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Pet Obesity: A Major Health Threat

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Pet obesity creates health problems.

“Obesity is a physiological disorder affecting numerous body systems,” APOP report authors wrote. “Pet obesity often causes secondary, preventable diseases, including diabetes, osteoarthritis, and many forms of cancer. Professionals and the pet care industry need to educate the pet-owning public better that pet obesity is a disease with significant harmful impacts on both quality of life and life expectancy.”

According to this site, in 2022, 59% of dogs were classified as obese. 

Pet obesity has become a major problem for for dogs and owners.  When we take a dog into our lives, it becomes our job to care for them as we would any family member.  We take them to the veterinarian for checkups and necessary vaccinations.  We try to feed them healthy foods and keep them safe from harm.

Part of keeping them healthy is making sure our dogs maintain a normal weight for their breed and size.  Yet statistics show that dog obesity continues to increase each year.

Gator’s Struggles with Weight Gain

Before I learned about pet obesity, my own Weimaraner struggled with his weight.  Because of his many food allergies, Gator’s weight went up and down.  A new commercial dog food would work for awhile but soon, he would either break out in hives all over his body or develop a massive ear infection.  It seemed like we would never find a food that was safe for our big boy.

Eventually, we settled on a dry dog food with a novel protein that settled his tummy, didn’t cause a rash, and left his ears alone.  The problem came as Gator began to gain weight.

At the time, I worked as Communications Director for an animal welfare group, and one of our volunteers was a retired veterinarian.  From him I learned how to help our dog lose the excess weight.

Pet Obesity Creates a Major Health Threat

Pet Md defines obesity as an accumulation of body fat that contributes to disease.  Dogs weighing 20% more than their ideal body weight are considered obese. Obesity in dogs makes a dog more like to develop such diseases as arthritis, diabetes, pancreatitis and kidney disease. 

Is Your Dog Obese?

“Banfield Pet Hospital’s 2020 Veterinary Emerging Topics (VET) Report reveals that more than half of all adult dogs seen at Banfield’s more than 1,000 hospitals in 2019 were considered overweight or obese.”

Those are discouraging numbers for pet owners. Sometimes, it’s difficult to distinguish between Fido being pleasantly plump versus obese. If you are the least bit in doubt, discuss it with your veterinarian.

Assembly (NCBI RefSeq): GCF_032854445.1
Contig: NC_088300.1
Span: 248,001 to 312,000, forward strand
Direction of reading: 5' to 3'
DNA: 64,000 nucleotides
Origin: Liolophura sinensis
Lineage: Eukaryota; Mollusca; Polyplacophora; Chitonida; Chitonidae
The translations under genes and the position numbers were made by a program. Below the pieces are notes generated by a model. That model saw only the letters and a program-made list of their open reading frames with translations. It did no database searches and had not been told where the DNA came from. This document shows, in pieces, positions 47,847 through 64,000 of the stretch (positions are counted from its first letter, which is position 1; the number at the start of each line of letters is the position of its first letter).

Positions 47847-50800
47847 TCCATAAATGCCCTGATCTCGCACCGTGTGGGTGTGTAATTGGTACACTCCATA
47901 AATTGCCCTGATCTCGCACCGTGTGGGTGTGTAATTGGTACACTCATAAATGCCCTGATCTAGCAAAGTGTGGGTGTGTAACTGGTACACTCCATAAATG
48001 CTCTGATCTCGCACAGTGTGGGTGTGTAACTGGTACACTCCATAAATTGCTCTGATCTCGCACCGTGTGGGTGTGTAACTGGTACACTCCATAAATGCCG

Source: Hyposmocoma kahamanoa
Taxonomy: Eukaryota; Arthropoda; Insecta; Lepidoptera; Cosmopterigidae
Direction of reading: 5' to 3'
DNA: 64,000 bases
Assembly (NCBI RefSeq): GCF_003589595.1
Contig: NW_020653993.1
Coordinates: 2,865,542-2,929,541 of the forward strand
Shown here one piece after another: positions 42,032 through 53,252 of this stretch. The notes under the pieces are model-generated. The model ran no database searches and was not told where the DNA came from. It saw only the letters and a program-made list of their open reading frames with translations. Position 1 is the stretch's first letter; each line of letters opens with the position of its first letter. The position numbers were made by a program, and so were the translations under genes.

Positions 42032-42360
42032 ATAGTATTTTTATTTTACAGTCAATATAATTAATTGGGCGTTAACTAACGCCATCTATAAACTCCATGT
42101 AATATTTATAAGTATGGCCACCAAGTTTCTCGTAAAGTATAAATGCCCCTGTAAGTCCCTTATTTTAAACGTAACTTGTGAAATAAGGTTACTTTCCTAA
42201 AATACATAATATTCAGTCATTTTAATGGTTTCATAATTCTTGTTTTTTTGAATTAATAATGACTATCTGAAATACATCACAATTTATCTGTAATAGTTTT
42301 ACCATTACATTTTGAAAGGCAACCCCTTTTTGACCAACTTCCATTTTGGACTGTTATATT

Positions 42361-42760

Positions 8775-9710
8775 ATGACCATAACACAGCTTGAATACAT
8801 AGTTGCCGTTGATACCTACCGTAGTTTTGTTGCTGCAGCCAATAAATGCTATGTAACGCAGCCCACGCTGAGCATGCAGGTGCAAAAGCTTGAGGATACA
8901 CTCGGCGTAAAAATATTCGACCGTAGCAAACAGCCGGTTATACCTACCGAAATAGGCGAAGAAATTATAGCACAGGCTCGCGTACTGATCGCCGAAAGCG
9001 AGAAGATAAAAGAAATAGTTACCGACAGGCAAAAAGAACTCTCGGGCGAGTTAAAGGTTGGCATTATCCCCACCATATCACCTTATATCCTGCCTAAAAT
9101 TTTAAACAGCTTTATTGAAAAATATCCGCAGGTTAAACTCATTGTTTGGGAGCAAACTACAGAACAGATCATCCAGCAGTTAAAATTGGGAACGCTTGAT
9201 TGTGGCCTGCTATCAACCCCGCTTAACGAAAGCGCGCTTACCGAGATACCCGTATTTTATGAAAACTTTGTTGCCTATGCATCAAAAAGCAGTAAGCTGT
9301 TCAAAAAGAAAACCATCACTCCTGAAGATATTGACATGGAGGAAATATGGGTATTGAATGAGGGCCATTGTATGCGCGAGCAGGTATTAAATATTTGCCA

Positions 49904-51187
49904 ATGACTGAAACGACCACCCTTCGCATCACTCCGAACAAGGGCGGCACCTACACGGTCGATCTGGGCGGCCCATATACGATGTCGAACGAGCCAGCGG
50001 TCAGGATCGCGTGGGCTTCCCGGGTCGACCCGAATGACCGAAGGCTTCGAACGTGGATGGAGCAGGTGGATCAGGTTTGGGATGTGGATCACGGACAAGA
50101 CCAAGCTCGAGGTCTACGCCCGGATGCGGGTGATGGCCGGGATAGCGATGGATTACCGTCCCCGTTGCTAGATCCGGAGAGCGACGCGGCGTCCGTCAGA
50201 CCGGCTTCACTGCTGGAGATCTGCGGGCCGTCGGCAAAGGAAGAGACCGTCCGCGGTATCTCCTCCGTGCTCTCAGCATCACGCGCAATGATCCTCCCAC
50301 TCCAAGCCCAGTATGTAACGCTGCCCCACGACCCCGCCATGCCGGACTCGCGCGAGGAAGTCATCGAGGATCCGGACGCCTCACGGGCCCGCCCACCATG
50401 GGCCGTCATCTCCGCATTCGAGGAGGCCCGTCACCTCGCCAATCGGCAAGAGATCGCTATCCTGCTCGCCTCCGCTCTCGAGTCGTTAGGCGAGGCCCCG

Here is a chart that shows images of dogs at various weights and explains exactly what to look for.  You can compare this information to your own pet.  If your dog is obese, it should be obvious to you.

What Causes Pet Obesity?

Researchers agree that causes of obesity in dogs are many.  Certainly, some breeds are prone to weight gain, while others are bred to be lean. Dog breeds like English Bulldogs or Pugs put on weight easily, while Greyhounds do not.  Lack of exercise plays a part with many dogs.

Improper Feeding

If you are honest with yourself, you know if and when you feed little Pudgy too much.  You know if you are sneaking him bites of your dessert or give him too many dog treats. 

Our Murphy is food-motivated.  This dog will do most anything for food.  There aren’t many edible items that he refuses, and I’m the first to admit that it is difficult to resist those pleading eyes looking up at me.  To combat this problem, we choose his treats very carefully.  Along with the occasional carrot stick to munch on, we order treats from this company, whose products we trust.

Lack of Exercise Contributes to Weight Gain

In our busy society where the adults work outside the home all day, dogs get used to laying around on sofas or soft cushions with nothing to motivate them or get them moving.  Granted, some homes have doggy doors with fenced yards so that Rover can go outside when he pleases.  But that doesn’t necessarily translate to exercise.  

Boredom sets in when dogs are left alone for long periods of time and even if they have access to a yard, they possess no motivation to get out and run.  A single walk a day isn’t enough for many dog breeds.

My husband walks Murphy 4-5 times a day.  Two of those walks are at least a mile and often 2 miles.  All together, they log 3 or more miles per day.  This helps keep our dog’s weight in check and is also healthy for Jim.

Lifestyle Modifications to Prevent Pet Obesity

If your dog shows signs of obesity, change his lifestyle. It really is that simple. First, get your veterinarian on board. He or she can advise you if your dog is healthy enough for increased exercise and can suggest exercise appropriate for his size and breed. Commit to the proper amount of walking or swimming that would help your pet.

Avoid gazing into those pleading eyes staring up at you for treats. Establish a “no snacking on people food” rule for your dog! Choose only appropriate, vet-approved treats for your fur-baby. Pretty soon, you will see your dog on the road to good health.

We solved our Weimaraner’s weight problem with the help of a veterinarian. Whenever he began to gain weight, we substituted part of each meal’s kibble for simple, canned green beans. Gator loved them and never felt deprived of food. But only do this if your veterinarian approves.

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